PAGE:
In another variant, each of the one or more assistants must keep their score above a designated threshold to be eligible to perform subsequent approvals or rejections.
 In another embodiment of the architecture, each article has a curator and one or more assistants associated therewith; and modifications to each article made by the one or more assistants are approved by the relevant curator by either (i) affirmative approval; or (ii) tacit approval.
 In one variant, the tacit approval comprises expiration of a predetermined period of time without an affirmative approval (i).
 In a third aspect of the invention, a method of determining the content of an on-line article is disclosed. In one embodiment, the method is performed using a first party and at least one second party, and comprises: obtaining a first review of the article from the at least one second party; obtaining a second review of the article from the first party; comparing the results of the first and second reviews; and assigning a score to the at least one second party based at least in part on the act of comparing.
 In another embodiment, the method is performed using a first party and a plurality of second parties, and comprises: obtaining a first review of the article from a first of the second parties; obtaining a second review of the article from a second of the second parties, the second review having a result different than that of the first review; obtaining a third review of the article from the first party; comparing the results of the first and third and second and third reviews; and based on the comparing, selecting either the result of the first review or the result of the second review.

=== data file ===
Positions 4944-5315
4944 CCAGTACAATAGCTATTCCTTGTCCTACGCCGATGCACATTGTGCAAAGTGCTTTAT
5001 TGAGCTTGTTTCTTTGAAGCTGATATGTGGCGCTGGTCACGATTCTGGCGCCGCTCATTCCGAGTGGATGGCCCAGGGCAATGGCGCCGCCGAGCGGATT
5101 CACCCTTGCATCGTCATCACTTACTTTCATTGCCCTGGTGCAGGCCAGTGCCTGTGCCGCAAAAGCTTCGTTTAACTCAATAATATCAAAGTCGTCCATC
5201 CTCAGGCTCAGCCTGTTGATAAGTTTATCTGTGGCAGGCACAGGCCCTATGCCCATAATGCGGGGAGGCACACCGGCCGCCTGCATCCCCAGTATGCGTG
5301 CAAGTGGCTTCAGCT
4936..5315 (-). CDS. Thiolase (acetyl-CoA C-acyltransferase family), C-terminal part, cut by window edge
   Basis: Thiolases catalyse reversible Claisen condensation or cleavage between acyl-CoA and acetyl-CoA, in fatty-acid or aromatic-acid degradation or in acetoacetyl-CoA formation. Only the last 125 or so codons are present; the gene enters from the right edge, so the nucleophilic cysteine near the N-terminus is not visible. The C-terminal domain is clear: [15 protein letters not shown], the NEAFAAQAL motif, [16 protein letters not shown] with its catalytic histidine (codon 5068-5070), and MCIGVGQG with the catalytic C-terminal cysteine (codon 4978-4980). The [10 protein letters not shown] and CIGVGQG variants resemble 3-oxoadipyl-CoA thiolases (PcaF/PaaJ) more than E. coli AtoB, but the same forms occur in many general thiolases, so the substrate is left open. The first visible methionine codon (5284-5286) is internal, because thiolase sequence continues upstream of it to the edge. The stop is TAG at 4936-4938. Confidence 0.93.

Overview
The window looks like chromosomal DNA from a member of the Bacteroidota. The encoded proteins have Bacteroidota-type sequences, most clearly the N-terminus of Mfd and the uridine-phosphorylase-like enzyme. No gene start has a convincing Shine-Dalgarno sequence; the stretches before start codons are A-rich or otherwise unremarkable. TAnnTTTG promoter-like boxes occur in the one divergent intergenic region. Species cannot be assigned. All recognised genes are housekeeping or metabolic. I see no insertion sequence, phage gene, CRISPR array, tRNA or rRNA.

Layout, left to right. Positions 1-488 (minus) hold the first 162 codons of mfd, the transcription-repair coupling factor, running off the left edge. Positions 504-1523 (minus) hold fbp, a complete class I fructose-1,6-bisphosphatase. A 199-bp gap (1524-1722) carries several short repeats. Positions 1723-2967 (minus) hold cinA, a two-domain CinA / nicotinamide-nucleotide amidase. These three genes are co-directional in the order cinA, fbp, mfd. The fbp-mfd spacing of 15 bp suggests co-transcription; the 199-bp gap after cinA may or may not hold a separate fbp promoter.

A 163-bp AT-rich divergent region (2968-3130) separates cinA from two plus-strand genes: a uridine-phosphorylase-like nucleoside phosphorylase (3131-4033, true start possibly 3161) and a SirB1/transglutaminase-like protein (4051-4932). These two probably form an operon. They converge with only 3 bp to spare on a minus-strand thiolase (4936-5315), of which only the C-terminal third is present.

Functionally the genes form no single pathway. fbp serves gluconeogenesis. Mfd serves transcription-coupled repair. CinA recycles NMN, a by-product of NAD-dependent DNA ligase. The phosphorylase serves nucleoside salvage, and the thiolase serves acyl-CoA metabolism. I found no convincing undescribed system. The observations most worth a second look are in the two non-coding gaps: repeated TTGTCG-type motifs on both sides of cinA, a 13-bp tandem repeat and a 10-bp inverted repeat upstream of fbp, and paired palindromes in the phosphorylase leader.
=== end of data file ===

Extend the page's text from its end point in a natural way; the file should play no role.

In one variant, the method further comprises: assigning a first score to the second party whose review was selected; and assigning a second score to the second party whose review was not selected.
 In a fourth aspect of the invention, computer readable apparatus is disclosed. In one embodiment, the apparatus comprises a storage medium adapted to store one or more computer programs. The one or programs are configured to, when executed, implement a network-based distributed responsibility collaborative resource management system.
 In a fifth aspect of the invention, a network-based architecture is disclosed. In one embodiment, the architecture comprises a plurality of users operating in a peer-to-peer fashion over an internet or intranet. In one variant, the users are given different privileges for reviewing and editing resources (e.g., scholarly articles).
 In a sixth aspect of the invention, a distributed network-based resource management model is disclosed. In one embodiment, the model comprises a plurality of assistant users, and a plurality of senior users or curators, with no centralized editor or curator. The decentralization of curators (and associated assistants) allows for more rapid growth of the information base of the network, and propagation of information.